Rules of chess – rules governing the play of the game of chess.

Queen

Vernon Rylands Parton (2 October 1897 – 31 December 1974) was an English chess enthusiast and prolific chess variant inventor, his most renowned variant being Alice Chess. Many of Parton's variants were inspired by the fictional characters and stories in the works of Lewis Carroll. Parton's formal education background, like Lewis Carroll's, was in mathematics. Parton's interests were wide and he was a great believer in Esperanto.

Parton's early education stemmed from his father's schools, where he also assisted. Parton's father was headmaster of Cannock Grammar School as well as principal and proprietor of a small international boarding school for children. After completing mathematics at Chester Teaching College, Parton returned to his father's school to give private instruction to older children in Latin, French, German, English, shorthand, typing, bookkeeping, and mathematics. In the 1920s he was left in charge of the school while his father returned to teach in state schools. Ill health cut short Parton's teaching career.


Human Interest

In journalism, a human interest story is a feature story that discusses a person or people in an emotional way. It presents people and their problems, concerns, or achievements in a way that brings about interest, sympathy or motivation in the reader or viewer.

Human interest stories may be "the story behind the story" about an event, organization, or otherwise faceless historical happening, such as about the life of an individual soldier during wartime, an interview with a survivor of a natural disaster, a random act of kindness or profile of someone known for a career achievement.


Technology Internet

The Internet is a global system of interconnected computer networks that use the standard Internet protocol suite (TCP/IP) to serve several billion users worldwide. It is a network of networks that consists of millions of private, public, academic, business, and government networks, of local to global scope, that are linked by a broad array of electronic, wireless and optical networking technologies. The Internet carries an extensive range of information resources and services, such as the inter-linked hypertext documents of the World Wide Web (WWW), the infrastructure to support email, and peer-to-peer networks.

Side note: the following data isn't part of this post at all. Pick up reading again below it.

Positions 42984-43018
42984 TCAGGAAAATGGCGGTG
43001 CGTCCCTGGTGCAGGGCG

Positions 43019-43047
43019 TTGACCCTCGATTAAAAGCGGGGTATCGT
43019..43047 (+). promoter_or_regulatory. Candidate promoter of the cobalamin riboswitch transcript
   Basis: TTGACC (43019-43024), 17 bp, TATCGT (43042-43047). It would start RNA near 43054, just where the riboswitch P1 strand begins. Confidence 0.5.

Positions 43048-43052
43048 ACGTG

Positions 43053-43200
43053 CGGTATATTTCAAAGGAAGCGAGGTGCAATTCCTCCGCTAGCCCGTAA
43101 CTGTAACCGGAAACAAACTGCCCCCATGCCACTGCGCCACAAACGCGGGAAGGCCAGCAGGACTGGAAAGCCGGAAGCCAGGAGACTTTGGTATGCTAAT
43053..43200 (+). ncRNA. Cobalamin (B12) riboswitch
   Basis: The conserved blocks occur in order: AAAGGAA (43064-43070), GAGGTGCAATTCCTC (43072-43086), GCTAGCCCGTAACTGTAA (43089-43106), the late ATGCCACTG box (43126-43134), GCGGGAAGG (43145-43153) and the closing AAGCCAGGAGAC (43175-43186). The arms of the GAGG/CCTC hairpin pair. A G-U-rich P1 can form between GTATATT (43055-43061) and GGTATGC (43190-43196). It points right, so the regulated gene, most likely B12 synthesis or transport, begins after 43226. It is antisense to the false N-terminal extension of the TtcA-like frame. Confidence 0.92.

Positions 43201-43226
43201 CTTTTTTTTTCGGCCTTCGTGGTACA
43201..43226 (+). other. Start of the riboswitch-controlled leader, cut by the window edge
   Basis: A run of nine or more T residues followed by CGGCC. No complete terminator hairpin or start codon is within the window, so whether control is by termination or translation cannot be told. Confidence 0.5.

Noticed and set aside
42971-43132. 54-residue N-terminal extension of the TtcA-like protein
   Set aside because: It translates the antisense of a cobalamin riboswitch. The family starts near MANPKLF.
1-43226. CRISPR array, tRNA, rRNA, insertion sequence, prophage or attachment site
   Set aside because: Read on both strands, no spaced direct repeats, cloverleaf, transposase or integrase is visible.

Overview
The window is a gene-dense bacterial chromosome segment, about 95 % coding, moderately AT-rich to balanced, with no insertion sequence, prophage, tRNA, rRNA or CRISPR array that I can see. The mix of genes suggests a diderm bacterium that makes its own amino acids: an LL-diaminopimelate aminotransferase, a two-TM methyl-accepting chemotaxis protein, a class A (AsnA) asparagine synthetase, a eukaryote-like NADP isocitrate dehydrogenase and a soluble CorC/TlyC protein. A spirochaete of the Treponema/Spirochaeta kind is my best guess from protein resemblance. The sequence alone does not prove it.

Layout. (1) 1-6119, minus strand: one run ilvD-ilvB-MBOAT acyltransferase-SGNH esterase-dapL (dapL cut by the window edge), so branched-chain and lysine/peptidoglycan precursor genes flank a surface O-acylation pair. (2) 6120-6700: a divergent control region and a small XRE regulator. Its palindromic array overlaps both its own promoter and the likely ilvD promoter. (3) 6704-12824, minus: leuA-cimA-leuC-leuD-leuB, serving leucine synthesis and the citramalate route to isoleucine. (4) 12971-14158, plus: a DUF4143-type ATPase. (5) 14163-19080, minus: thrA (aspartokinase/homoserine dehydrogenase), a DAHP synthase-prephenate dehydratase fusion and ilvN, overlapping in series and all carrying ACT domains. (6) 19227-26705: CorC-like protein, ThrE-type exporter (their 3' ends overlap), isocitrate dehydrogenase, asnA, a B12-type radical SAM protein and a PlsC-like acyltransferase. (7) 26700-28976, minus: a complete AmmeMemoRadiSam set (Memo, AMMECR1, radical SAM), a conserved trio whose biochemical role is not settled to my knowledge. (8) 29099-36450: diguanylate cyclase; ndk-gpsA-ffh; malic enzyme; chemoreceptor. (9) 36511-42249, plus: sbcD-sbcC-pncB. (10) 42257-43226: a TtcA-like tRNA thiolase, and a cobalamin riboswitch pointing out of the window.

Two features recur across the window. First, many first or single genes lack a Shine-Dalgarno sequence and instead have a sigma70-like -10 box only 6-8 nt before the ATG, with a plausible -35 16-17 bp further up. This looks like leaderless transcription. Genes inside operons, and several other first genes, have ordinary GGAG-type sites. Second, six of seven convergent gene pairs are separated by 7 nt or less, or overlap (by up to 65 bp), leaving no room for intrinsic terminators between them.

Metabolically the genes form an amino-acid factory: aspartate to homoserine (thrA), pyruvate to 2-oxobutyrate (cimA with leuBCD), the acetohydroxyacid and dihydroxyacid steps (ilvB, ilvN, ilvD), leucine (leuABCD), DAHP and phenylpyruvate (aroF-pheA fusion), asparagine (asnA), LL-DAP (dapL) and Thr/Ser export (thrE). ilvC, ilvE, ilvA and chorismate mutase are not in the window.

Most traditional communications media including telephone, music, film, and television are being reshaped or redefined by the Internet, giving birth to new services such as voice over Internet Protocol (VoIP) and Internet Protocol television (IPTV). Newspaper, book and other print publishing are adapting to website technology, or are reshaped into blogging and web feeds. The Internet has enabled and accelerated new forms of human interactions through instant messaging, Internet forums, and social networking. Online shopping has boomed both for major retail outlets and small artisans and traders. Business-to-business and financial services on the Internet affect supply chains across entire industries.